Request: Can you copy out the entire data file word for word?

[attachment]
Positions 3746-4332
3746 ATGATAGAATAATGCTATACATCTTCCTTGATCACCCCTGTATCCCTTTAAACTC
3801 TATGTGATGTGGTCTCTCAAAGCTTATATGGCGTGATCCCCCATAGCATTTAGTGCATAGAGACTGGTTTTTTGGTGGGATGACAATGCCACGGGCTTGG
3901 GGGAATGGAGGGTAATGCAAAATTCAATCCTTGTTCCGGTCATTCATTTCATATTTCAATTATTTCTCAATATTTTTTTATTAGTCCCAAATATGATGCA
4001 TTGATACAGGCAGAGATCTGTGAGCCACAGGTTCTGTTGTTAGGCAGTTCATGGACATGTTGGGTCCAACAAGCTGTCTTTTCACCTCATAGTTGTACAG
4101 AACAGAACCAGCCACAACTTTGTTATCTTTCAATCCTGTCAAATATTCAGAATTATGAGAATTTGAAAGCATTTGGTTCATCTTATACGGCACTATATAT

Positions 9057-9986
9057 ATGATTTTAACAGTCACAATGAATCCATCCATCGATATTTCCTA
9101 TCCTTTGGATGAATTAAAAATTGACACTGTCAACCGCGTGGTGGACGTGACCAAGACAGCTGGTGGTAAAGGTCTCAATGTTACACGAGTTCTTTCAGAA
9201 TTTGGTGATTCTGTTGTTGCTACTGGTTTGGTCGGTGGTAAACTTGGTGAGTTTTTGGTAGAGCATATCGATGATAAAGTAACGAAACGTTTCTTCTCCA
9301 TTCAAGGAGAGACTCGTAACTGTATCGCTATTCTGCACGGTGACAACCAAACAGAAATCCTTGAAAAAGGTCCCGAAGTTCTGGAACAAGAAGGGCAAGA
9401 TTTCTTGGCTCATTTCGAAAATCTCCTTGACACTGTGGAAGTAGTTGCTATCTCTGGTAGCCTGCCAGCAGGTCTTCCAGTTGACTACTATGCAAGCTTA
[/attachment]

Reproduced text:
Positions 3746-4332
3746 ATGATAGAATAATGCTATACATCTTCCTTGATCACCCCTGTATCCCTTTAAACTC
3801 TATGTGATGTGGTCTCTCAAAGCTTATATGGCGTGATCCCCCATAGCATTTAGTGCATAGAGACTGGTTTTTTGGTGGGATGACAATGCCACGGGCTTGG
3901 GGGAATGGAGGGTAATGCAAAATTCAATCCTTGTTCCGGTCATTCATTTCATATTTCAATTATTTCTCAATATTTTTTTATTAGTCCCAAATATGATGCA
4001 TTGATACAGGCAGAGATCTGTGAGCCACAGGTTCTGTTGTTAGGCAGTTCATGGACATGTTGGGTCCAACAAGCTGTCTTTTCACCTCATAGTTGTACAG
4101 AACAGAACCAGCCACAACTTTGTTATCTTTCAATCCTGTCAAATATTCAGAATTATGAGAATTTGAAAGCATTTGGTTCATCTTATACGGCACTATATAT

Positions 9057-9986
9057 ATGATTTTAACAGTCACAATGAATCCATCCATCGATATTTCCTA
9101 TCCTTTGGATGAATTAAAAATTGACACTGTCAACCGCGTGGTGGACGTGACCAAGACAGCTGGTGGTAAAGGTCTCAATGTTACACGAGTTCTTTCAGAA
9201 TTTGGTGATTCTGTTGTTGCTACTGGTTTGGTCGGTGGTAAACTTGGTGAGTTTTTGGTAGAGCATATCGATGATAAAGTAACGAAACGTTTCTTCTCCA
9301 TTCAAGGAGAGACTCGTAACTGTATCGCTATTCTGCACGGTGACAACCAAACAGAAATCCTTGAAAAAGGTCCCGAAGTTCTGGAACAAGAAGGGCAAGA
9401 TTTCTTGGCTCATTTCGAAAATCTCCTTGACACTGTGGAAGTAGTTGCTATCTCTGGTAGCCTGCCAGCAGGTCTTCCAGTTGACTACTATGCAAGCTTA